As you're gathering input from customer groups, you can also put your goal setting hat on to consider how you'll measure the success of continuous performance management for your organization.
"There is no right way to do the wrong thing. A project that fails to address business needs will not be considered a success, even if it is completed on time, within budget, and to specifications. While there may be constraints on time and budget, success is truly achieved only when the outcomes adequately address your business needs." via Shero
Exactly. Setting success measures will help you not only assess the success of the program, but also tell the good story when it is successful.
Our goal with continuous performance management is to make the process of giving and receiving performance feedback an activity that supports employee success and productivity. Successful employees produce better results, contributing positively to business results. Plus, employees better supported by leaders are more engaged. Engaged employees are typically more productive.
Choose success measures that help you connect that purpose with business results, but that are feasible to collect and measure. Employee engagement scores and/or specific questions on the employee engagement survey are a good place to begin. If there's not a question that suits, see if you can add one or two. As an example, "I receive performance feedback from my supervisor frequently," is one I've used with program teams.
What about measuring attrition data if that's something with which your organization struggles? Improving attrition is an excellent goal for most companies - hiring replacements for vacated positions is an expensive process.
I also advise connecting directly to performance metrics, like an increase in customer satisfaction or data quality improvements. You know your business and which metrics are most relevant.
I recommend one employee engagement-focused question and one performance metric for the best balance. If your customer groups are varied, pick a couple of employee engagement-focused questions to measure across the organization, and then plan to track a performance metric for your pilot group(s).
"A value proposition is a promise of value to be delivered. It’s the primary reason a prospect should buy from you." via CXL
I like this definition of a value proposition. It's to the point, and great advice for us in talent development. It ensures our customers know exactly the value we are bringing to the table with a solution. I often find myself trying to explain the theory behind a solution or wishing a customer would just go with me on a solution. That's not fair. It's my job to make it clear why they should bite… why they should buy the solution I'm selling.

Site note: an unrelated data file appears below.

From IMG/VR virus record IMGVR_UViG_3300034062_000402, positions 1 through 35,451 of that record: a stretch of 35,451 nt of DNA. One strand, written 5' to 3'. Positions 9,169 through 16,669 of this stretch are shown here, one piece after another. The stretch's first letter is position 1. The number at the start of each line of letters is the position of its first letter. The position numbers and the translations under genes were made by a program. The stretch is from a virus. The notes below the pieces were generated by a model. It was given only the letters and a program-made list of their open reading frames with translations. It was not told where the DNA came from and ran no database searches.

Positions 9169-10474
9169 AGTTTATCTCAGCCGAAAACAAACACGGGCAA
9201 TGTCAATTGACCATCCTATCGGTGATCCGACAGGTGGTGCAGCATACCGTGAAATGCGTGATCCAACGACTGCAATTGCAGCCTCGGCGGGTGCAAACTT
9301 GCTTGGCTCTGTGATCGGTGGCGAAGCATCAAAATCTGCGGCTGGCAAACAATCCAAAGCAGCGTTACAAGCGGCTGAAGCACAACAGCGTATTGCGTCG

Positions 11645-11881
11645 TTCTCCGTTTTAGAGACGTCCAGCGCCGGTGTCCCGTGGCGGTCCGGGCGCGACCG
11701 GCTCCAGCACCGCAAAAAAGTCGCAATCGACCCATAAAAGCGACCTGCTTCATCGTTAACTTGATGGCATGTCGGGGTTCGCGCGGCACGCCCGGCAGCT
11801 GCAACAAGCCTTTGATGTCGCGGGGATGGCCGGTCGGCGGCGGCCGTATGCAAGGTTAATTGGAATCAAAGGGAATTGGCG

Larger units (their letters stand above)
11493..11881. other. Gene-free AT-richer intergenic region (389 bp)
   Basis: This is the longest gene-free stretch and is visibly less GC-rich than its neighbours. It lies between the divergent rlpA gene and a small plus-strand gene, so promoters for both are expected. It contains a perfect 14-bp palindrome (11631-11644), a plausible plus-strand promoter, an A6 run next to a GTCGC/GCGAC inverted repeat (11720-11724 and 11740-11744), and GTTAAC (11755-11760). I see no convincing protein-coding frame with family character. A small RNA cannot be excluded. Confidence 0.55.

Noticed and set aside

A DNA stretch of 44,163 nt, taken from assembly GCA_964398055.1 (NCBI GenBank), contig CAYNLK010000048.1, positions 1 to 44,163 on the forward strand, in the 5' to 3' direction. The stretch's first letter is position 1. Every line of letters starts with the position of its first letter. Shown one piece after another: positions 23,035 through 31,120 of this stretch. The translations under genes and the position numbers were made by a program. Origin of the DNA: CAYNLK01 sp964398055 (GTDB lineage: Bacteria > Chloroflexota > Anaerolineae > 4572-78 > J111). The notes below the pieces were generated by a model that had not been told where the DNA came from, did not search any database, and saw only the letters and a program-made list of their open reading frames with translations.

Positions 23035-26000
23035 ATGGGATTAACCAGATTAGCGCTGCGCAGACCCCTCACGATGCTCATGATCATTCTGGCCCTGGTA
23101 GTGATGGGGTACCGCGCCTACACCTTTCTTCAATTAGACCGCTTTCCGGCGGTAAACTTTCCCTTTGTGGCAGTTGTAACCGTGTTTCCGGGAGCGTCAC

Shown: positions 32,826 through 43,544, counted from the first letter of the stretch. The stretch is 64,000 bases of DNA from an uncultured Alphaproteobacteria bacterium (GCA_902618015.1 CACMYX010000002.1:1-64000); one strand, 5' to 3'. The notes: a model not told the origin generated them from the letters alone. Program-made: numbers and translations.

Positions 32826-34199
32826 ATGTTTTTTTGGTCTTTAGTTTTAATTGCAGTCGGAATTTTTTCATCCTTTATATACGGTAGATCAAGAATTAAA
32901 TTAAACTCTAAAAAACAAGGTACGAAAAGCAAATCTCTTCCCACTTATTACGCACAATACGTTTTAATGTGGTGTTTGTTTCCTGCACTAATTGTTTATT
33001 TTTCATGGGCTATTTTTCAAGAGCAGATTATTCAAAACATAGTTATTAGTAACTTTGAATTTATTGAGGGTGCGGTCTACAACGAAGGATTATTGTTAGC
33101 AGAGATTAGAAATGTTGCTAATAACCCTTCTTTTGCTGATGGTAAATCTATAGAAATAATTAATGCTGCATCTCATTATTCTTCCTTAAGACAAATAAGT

And we certainly want them to "buy" our new product, don't we? We want them to trade another valued limited resource, such as time and attention, to learn how to give employees well structured performance feedback and then do it repeatedly. That's the deal, and we want managers to buy in.
The point of this sub-step is to make the why very clear to managers and employees. Why use this new performance management process? Why care? Why spend the time learning how to give effective performance guidance? Why be courageous to ask for performance feedback from my manager?
This is a challenging step, because it requires us to distill down the value of the program to a clear, simple message. I reference this article from marketing design because I think we can learn a lot from how marketers send clear messages to customers. This writer advocates for a phrase and graphic combo, which would be very cool to see. Whatever way you find to distill down the value, go for it. Incorporate it into your business case and final program draft. It should be front-and-center as you prepare to engage your pilot groups in the next step.
Final, Final Draft
You have done excellent work in this step of the process.
Quick Summary for Discovery
Created a presentation to articulate your program design and run it by the Program Input Team to refine it
Developed surveys and conducted focus groups and interviews to collect your customer's valued input to the program design
Set success measures to show progress and business value
Crafted a savvy value proposition statement your customer's won't be able to resist
Articulated the why for the program
You have learned a lot, likely reflected a lot and incorporated some positive changes into the program. This it your Pilot go-live program for Step 4. Congratulations! You are about ready to give it a go, so it's time to incorporate those updates into your presentation to create the final… final draft.
In the next step - Learn on the Fly - we'll dive into how to engage a pilot group to test out your program.
Need to catch-up on the series? Previous articles here:
Heath, Chip, and Dan Heath. Switch: How to Change Things When Change is Hard. New York: Broadway Books, 2010.